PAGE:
Update: Thriving at home after 13 years on death row with multiple sclerosis
Paul House lived with multiple sclerosis for 13 of 22 years on Tennessee's death row before DNA evidence freed him.
August 16th, 2011
03:52 PM ET

Update: Thriving at home after 13 years on death row with multiple sclerosis

Paul House left Tennessee's death row nearly four years ago a crippled man. Sure, he was free, but after 13 years of living with multiple sclerosis in prison, he was a gaunt shell of a man, unable to walk or barely talk, scared to go out in public for fear of being harassed.

Now, he’s a different person, says his mother, Joyce House. He has new teeth, and an affinity for Arby’s beef-and-cheddar sandwiches has helped him gain weight. Thanks to treatment and medication, he can communicate with others and play online poker. When it’s not too hot outside, he exercises on parallel bars in his mother's backyard so that one day, he can hopefully transition from a wheelchair to a walker.

Most importantly, he has overcome a fear of public scrutiny that had haunted him since his release in 2008, after a U.S. Supreme Court ruling that new DNA evidence could have led a jury to acquit him in the 1985 murder of Carolyn Muncey. House spent 22 years on death row before his release.

"When he first came home, he didn't want to go anywhere. He was so afraid people were going to come up to him and say, 'oh you're a murderer,' " his mother said. "I told him people know you're innocent, I know you're innocent, you know you're innocent. He’d say, 'yeah, but does everyone else know?' "

House was placed under house arrest in 2008 while he awaited retrial. In 2009, a month before his trial, Union County District Attorney Paul Phillips filed a petition to drop all charges, saying DNA evidence presented significant reasonable doubt.

"Took 'em long enough," House said at the time.

His lawyer said he has filed a petition for executive clemency, which would provide for financial compensation. "He’ll never be able to walk, but he still strives to one day reach the walker,” Joyce House said.

"He says, 'whenever I get to where I can walk with the walker, we're going to see Mr. Kissinger,' the lawyer who set him free," she said.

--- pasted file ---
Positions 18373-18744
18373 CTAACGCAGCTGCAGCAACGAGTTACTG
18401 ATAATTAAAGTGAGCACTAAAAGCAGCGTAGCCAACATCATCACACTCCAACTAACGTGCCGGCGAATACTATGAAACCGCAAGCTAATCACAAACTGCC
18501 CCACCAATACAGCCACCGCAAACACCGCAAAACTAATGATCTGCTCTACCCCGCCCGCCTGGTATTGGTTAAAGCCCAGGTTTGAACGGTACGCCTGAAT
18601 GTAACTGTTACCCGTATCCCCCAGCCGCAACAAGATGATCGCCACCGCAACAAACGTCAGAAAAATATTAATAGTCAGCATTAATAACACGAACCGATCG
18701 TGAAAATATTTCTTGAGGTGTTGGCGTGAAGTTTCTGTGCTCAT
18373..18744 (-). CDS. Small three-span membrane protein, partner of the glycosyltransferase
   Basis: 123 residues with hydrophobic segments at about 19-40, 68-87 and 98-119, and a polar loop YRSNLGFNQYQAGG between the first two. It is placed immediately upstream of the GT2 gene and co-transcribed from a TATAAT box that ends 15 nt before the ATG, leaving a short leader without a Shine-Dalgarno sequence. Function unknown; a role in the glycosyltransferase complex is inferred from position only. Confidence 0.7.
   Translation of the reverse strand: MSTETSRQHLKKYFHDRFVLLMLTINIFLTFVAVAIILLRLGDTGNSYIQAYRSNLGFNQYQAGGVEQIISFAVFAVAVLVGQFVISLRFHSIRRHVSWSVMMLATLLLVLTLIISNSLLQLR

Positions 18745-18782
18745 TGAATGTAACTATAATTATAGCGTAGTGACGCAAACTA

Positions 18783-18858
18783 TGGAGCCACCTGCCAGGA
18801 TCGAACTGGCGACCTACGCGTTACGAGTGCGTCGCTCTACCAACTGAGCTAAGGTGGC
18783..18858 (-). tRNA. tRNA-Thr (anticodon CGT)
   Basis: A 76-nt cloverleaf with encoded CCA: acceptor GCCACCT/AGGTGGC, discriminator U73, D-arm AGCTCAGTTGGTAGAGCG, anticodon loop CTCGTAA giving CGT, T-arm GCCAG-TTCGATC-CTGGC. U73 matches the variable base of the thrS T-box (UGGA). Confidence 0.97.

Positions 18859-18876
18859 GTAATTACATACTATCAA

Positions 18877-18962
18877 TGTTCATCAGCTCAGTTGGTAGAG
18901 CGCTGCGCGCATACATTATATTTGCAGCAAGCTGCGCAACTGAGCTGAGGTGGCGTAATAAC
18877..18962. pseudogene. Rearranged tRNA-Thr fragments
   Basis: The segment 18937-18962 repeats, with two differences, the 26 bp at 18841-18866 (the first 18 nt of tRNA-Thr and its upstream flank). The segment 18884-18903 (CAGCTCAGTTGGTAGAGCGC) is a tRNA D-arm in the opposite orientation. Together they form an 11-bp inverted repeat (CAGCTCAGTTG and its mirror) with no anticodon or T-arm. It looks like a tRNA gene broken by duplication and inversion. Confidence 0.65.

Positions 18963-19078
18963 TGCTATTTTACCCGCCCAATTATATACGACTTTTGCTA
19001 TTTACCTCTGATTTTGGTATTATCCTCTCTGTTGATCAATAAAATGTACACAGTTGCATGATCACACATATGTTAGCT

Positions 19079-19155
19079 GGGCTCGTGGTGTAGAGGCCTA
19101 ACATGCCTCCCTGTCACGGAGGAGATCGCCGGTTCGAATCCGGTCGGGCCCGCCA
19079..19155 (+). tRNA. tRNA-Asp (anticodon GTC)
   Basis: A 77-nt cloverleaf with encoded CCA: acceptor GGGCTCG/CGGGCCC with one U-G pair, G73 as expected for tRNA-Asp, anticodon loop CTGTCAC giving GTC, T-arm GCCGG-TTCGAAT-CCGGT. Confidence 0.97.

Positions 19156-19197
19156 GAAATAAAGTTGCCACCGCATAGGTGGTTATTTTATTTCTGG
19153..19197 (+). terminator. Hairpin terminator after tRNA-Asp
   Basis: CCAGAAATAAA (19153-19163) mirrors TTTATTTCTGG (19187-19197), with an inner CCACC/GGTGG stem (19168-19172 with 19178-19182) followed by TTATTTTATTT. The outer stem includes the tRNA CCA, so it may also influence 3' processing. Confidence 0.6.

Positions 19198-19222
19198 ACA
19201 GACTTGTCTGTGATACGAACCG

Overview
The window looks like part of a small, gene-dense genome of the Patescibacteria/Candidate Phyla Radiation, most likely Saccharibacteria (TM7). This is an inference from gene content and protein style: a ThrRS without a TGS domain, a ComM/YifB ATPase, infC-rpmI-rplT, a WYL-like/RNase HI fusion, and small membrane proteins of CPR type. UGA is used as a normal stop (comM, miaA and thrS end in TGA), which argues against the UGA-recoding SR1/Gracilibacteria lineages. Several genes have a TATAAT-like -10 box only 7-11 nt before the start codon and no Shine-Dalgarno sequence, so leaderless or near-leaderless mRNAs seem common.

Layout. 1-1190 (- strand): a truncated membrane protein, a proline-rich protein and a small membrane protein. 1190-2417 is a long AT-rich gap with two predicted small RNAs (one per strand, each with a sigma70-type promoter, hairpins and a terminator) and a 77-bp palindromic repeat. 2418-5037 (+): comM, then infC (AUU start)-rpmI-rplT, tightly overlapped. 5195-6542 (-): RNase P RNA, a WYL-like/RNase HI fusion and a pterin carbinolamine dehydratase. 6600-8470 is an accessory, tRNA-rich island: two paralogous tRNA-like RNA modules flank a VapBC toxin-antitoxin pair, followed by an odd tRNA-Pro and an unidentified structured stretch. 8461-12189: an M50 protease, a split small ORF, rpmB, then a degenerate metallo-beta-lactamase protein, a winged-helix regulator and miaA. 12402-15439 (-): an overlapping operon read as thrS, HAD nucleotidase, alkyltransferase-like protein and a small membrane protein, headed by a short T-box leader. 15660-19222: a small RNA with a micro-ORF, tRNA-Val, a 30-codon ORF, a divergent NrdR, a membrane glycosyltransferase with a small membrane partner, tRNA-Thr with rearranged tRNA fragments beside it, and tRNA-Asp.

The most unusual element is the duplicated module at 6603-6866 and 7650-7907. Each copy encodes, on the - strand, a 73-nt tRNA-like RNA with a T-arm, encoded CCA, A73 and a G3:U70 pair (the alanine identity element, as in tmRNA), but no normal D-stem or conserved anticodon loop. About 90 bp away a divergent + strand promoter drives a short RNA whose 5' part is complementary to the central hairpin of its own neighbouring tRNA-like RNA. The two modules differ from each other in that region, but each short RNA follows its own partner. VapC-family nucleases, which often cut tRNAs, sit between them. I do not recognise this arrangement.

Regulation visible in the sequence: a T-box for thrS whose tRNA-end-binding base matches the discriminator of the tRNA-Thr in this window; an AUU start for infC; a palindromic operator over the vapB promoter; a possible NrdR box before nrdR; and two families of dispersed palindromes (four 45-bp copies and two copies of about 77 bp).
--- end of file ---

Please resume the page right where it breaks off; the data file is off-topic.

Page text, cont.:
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Filed under: Crime • Death Penalty • Health • Tennessee
soundoff (246 Responses)
  1. ethan allen

    Sad tale of apparent wrongful conviction, but keep in mind that this gentleman is a convicted rapist.

    August 16, 2011 at 9:49 pm | Report abuse |
    • KeithTexas

      The problem with our puritanical heritage is that no one is ever forgiven. No matter what justice we give them or what else happens they are never forgiven.

      So, you good Christians think that because he was guilty of something at a different time that his wrongful imprisonment is okay.

      Advanced societies have much more lenient prison sentences and they are somewhat tied to the severity of the crime. Unlike our system where a hot check writer can get more time than someone convicted of second degree murder.

      August 16, 2011 at 10:02 pm | Report abuse |
    • Trae

      This is not about him being a rapist, think before you post!

      August 16, 2011 at 10:02 pm | Report abuse |
    • lacoaster

      What part of "before DNA evidence freed him" you do not understand?

      August 16, 2011 at 11:51 pm | Report abuse |
  2. Terre08

    Another backward southern state although he is probably lucky it wasn't Texas.

    August 16, 2011 at 9:54 pm | Report abuse |
  3. Skipper

    I have no sympathy for a CONVICTED RAPIST. Should be serving life. MS is too good a fate for him; I hope there' a hell, so he can rot in it.

    August 16, 2011 at 9:58 pm | Report abuse |
    • Trae

      This is not about him being a rapist! Lets get that straight, please do not entertain us with your IGNORANCE!!!

      August 16, 2011 at 10:03 pm | Report abuse |
    • hiernonymous

      Hell is primarily a Christian belief. If you are a Christian, perhaps you could ponder the meaning of Christ's lesson on casting the first stone.

      August 16, 2011 at 10:37 pm | Report abuse |
    • God

      Leave it to a Christian to be so hateful. As God I can say safely Skippers a bad guy, so I'm banishing him to Hell.

      August 16, 2011 at 11:10 pm | Report abuse |
  4. Trae